DOPAMINE

  • INTRODUCTION:
  • Dopamine belongs to the family of catecholamines
  • Hormones, Epinephrine and Norepinephrine (other catecholamines) are derived from Dopamine & all acts through Seven pass receptor
  • Significant role in learning, goal-directed behavior, regulation of hormones, motor control
  • Dopamine is the major neurotransmitter in substantia nigra
  • Slow IPSP in autonomic is generated by Dopamine
DOPAMINE RECEPTORS:
  • Metabotropic G-protein coupled receptors
  1. D1 – like family:
  2. Includes subtypes D1 and D5
  • Activation is coupled to Gs ; activates adenylyl cylcase which leads to increase in concentration of cAMP
  1. D2 – like family:
  2. Includes D2, D3 and D4
  • Activation is coupled to Gi ; inhibits adenylyl cyclase leading to decrease in concentration of Camp
  1. Also open K channels & closes Ca influx
  2. Dopamine receptor with inhibitory action is D2
DOPAMINERGIC PATHWAYS:
  • Mesolimbic Pathway
  • Mesocortical Pathway
  • Nigrostriatal Pathway:The efferent fiber bundle of the substantia nigra transmits dopamine to Corpus striatum
  • Tuberoinfundibular Pathway
  • Incertohypothalamic Pathway
  • Medullary Periventricular
  • Retinal
DRUGS MODIFYING DOPAMINERGIC TRANSMISSION:

Mechanism Drug Effect Use
Synthesis L-DOPA ↑ Synth Parkinsons disease
2 methyl-p- tyrosine Inhibits tyrosine hydroxylase expts
Carbidopa , Benserazide Inhibit dopa decarboxylase Parkinsonism
Storage Reserpine, Tetrabenzine Disrupt storage Tranquilizer
MAO inhibitors Enhance storage
Release Amphetamine, Tyramine, Mazindole Release dopamine on receptors Anorectic, CNS stimulant

nactivation of uptake Amphetamine, Cocaine, CNS stimulant Anorectic
BenztropineBenzhexol Parkinson's disease
Inactivation of metabolism Iproniazid, Tranylcypromine, Nonselective MAO inhibitors
Selegiline MAO inhibitors Parkinson's disease
EFFECT OF DOPAMINE:
  • Schizophrenia:
  1. Defective dopamine neurotransmission – relative excess of central dopaminergic activity
  2. An increase in DA function in the mesolimbic system and a decreased function in the mesocortical DA systems(D1 predominates)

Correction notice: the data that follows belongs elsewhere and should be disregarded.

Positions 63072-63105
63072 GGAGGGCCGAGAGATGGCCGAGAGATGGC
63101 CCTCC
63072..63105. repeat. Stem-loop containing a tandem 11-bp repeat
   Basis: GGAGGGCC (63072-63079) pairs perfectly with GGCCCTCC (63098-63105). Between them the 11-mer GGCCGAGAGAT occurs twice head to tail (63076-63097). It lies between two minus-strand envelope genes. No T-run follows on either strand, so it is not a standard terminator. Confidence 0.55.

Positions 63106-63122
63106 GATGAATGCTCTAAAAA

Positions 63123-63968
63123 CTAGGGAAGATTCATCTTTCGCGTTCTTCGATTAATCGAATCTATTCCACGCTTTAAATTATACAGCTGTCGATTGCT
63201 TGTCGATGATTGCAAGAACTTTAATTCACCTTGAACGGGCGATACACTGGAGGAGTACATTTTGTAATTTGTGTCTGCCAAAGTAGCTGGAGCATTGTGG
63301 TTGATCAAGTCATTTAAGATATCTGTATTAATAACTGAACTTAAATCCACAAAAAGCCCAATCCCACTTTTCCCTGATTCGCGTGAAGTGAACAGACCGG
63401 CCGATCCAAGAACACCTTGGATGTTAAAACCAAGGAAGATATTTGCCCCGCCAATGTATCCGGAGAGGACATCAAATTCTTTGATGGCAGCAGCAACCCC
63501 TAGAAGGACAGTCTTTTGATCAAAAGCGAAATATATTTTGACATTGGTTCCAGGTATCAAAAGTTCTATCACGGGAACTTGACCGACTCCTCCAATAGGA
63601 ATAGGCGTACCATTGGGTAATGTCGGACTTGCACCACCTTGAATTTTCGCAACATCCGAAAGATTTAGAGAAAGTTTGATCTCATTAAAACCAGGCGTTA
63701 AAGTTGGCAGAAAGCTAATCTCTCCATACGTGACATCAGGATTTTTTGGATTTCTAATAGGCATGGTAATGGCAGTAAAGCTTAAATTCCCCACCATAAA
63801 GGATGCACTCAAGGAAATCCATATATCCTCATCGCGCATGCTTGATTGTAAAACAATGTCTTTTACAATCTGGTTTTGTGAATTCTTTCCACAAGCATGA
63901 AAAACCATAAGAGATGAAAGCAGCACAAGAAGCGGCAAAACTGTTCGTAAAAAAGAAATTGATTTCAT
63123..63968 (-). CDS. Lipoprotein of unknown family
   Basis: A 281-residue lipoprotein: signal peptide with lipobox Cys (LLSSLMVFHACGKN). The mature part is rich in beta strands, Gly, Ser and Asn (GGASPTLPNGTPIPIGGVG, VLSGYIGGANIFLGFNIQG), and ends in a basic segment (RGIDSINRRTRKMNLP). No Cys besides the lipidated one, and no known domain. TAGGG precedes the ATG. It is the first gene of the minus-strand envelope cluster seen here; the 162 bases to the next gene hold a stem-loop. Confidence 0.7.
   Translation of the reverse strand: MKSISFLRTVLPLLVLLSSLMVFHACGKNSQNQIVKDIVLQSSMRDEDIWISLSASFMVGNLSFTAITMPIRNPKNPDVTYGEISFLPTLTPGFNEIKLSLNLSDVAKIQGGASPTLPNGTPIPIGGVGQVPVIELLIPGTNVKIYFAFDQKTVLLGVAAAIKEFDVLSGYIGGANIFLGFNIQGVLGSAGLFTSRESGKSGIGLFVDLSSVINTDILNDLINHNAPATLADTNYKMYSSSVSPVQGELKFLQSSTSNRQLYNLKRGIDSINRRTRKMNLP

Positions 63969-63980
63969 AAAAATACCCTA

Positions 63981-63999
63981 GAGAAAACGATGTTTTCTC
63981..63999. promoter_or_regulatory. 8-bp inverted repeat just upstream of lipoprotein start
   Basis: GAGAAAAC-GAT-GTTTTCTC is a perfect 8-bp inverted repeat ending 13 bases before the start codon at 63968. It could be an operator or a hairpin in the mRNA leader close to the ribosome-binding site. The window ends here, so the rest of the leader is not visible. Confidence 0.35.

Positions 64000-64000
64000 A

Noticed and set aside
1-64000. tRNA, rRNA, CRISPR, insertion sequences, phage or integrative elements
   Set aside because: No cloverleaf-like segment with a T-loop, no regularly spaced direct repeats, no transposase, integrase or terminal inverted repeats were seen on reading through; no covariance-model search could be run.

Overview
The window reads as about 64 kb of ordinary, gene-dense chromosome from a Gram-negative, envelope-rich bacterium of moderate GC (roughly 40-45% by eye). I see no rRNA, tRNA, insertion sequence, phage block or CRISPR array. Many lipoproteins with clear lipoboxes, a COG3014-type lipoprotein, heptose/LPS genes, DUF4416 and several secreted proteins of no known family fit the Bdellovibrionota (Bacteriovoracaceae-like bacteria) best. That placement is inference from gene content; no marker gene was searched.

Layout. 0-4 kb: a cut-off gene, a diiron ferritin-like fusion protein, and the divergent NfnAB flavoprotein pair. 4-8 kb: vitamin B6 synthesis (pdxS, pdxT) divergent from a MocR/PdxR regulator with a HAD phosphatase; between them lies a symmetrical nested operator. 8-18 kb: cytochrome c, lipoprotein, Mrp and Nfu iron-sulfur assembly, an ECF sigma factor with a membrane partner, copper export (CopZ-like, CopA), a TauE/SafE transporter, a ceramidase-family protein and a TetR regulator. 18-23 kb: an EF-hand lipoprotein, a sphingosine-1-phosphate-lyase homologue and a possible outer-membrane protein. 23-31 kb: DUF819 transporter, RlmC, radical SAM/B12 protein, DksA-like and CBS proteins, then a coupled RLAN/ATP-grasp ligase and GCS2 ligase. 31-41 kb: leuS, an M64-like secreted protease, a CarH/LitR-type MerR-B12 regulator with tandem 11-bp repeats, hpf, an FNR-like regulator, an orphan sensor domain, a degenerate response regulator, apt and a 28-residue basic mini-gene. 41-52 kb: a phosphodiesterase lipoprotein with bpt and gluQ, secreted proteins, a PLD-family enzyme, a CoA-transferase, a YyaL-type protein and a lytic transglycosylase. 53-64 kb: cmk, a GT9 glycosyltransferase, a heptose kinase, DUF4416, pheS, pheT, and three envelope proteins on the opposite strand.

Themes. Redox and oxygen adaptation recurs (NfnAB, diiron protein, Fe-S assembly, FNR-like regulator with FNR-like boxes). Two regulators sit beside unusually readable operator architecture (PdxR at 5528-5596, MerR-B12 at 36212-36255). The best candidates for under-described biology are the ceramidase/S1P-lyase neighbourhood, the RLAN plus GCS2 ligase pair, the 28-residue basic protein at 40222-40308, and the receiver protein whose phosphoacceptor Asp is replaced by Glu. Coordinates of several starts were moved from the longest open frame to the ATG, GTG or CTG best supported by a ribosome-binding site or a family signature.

3. Behavior similar to the behavioral effects of psychostimulants
  • Parkinson’s Disease
  1. Parkinson’s sufferers have low levels of dopamine
  2. L-dopa raises DA activity
  3. People with Parkinson's develop schizophrenic symptoms if they take too much L-dopa
  4. Treatment strategy includes –increasing dopamine levels, nerve grafting with dopamine containing cells and deep brain stimulation
  5. Bromocriptine,Ropinerole & Pramipexole are dopaminergic agonists used for parkinsonism
  • Other motor disorders:
  1. Huntington’s disease
  2. Tourrette’s syndrome
  3. D2 Blockers –Chlorpromazine , Haloperidol
  • Attention deficit hyperactivity disorder
  1. Altered dopamine neurotransmission is implicated in attention deficit hyperactivity disorder (ADHD)
  2. Some of the most effective therapeutic agents for ADHD are psychostimulants-> methylphenidate and amphetamine: increase both dopamine and norepinephrine levels in brain. Dopamine and Addiction:
  3. Almost all dependence producing drugs mesolimbic dopaminergic projection to ventral striatum -- mechanisms for addiction
  4. Psychostimulants such as Cocaine and Amphetamine -- alter dopamine activity in brain
  5. Inhibits secretion of prolactin by acting on D2 receptors.
  6. Role of
  • Dopamine in renal system:
  1. Dopamine at 1-2 Microgram/ Kg/ min produces Renal vasodilatation
  2. Dopamine is preferred in treatment of shock because of Renal vasodilatory effect
  3. Selectively activates dopamine specific receptors in the renal and splanchnic circulation.
  4. Increase blood flow in these region.
  5. Increase GFR.
  6. Increase in urinary Na excretion
  7. Effect of dopamine on kidney is blocked by Haloperidol
  • Heart and Vasculature:
  1. Dopamine Causes Vasoconstriction
  2. At low concentrations, circulating DA primarily stimulates vascular D1 receptors, causing vasodilation and reducing cardiac afterload.
  3. DA is able to activate adrenergic receptors to further increase cardiac contractility.
  4. The net result is a decrease in blood pressure and an increase in cardiac contractility.
  5. Drug most useful in cardiogenic shock is Dopamine
  • Anti-insulin
  • Analgesic
  • Role in apoptosis
  • Memory
  • Immune

Exam Question
  • The strategy for therapy for dopamine deficiency in the substantia nigra of individuals with Parkinson’s disease is indicated by Provision of metabolites in the tyrosine pathway Neurotransmitter related to schizophrenia pathology is dopamine
  • The efferent fiber bundle of the substantia nigra transmits dopamine to Corpus striatum
  • Dopamine is the major neurotransmitter in substantia nigra
  • Slow IPSP in autonomic is generated by Dopamine
  • Adrenaline, noradrenaline and dopamine act through Seven pass receptor
  • Dopamine shows Positive ionotropic effect
  • Dopamine Improves renal perfusion
  • Dopamine Causes Vasoconstriction
  • Effect of dopamine on kidney is blocked by Haloperidol
  • Dopamine is preferred in treatment of shock because of Renal vasodilatory effect
  • Prolactin secretion will be inhibited by Dopamine
  • Bromocriptine,Ropinerole & Pramipexole are dopaminergic agonists used for parkinsonism
  • Dopamine Neurotransmitter is depleted in Parkinson's disease
  • Drug most useful in cardiogenic shock is Dopamine
  • Dopamine is preferred over dobutamne in treatment of renal shock because of Renal vasodilatory effect
  • Anti-psychotic drugs act through Dopamine D4 receptor blockade
  • Dopamine at 1-2 Microgram/ Kg/ min produces Renal vasodilatation
  • Dopamine receptor with inhibitory action is D2
Don't Forget to Solve all the previous Year Question asked on DOPAMINE